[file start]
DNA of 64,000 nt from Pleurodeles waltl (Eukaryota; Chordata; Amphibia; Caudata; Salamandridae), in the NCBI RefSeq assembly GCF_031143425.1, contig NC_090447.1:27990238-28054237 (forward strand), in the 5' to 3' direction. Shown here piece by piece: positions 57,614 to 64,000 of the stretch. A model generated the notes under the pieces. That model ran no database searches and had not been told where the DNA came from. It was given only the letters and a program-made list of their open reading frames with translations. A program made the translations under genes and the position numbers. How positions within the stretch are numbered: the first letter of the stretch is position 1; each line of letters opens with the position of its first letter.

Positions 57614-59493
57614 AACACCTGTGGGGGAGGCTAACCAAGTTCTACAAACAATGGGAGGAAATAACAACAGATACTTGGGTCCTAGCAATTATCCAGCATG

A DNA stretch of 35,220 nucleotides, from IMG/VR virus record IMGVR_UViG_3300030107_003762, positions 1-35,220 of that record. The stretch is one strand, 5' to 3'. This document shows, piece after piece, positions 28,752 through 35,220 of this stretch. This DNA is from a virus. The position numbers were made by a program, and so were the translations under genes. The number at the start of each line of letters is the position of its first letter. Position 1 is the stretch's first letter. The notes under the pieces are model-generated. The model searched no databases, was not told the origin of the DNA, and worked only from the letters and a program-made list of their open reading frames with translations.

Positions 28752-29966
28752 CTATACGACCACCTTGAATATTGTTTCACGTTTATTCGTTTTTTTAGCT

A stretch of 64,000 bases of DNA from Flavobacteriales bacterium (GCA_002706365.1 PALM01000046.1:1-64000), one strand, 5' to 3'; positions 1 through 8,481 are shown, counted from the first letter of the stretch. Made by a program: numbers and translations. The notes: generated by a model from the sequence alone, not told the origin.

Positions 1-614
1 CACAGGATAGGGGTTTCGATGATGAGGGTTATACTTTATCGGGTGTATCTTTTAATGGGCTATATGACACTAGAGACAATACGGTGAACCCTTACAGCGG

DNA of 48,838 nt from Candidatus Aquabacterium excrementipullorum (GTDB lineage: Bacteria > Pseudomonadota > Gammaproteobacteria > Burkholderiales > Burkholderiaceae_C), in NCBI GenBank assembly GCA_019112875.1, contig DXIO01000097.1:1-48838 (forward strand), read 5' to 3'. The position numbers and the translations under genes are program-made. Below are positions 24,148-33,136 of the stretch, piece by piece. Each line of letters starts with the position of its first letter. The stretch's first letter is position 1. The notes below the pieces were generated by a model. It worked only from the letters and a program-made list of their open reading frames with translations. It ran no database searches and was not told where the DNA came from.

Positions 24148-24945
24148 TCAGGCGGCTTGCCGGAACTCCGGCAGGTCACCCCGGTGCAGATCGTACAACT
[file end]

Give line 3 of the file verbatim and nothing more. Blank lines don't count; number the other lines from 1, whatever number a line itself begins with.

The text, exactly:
57614 AACACCTGTGGGGGAGGCTAACCAAGTTCTACAAACAATGGGAGGAAATAACAACAGATACTTGGGTCCTAGCAATTATCCAGCATG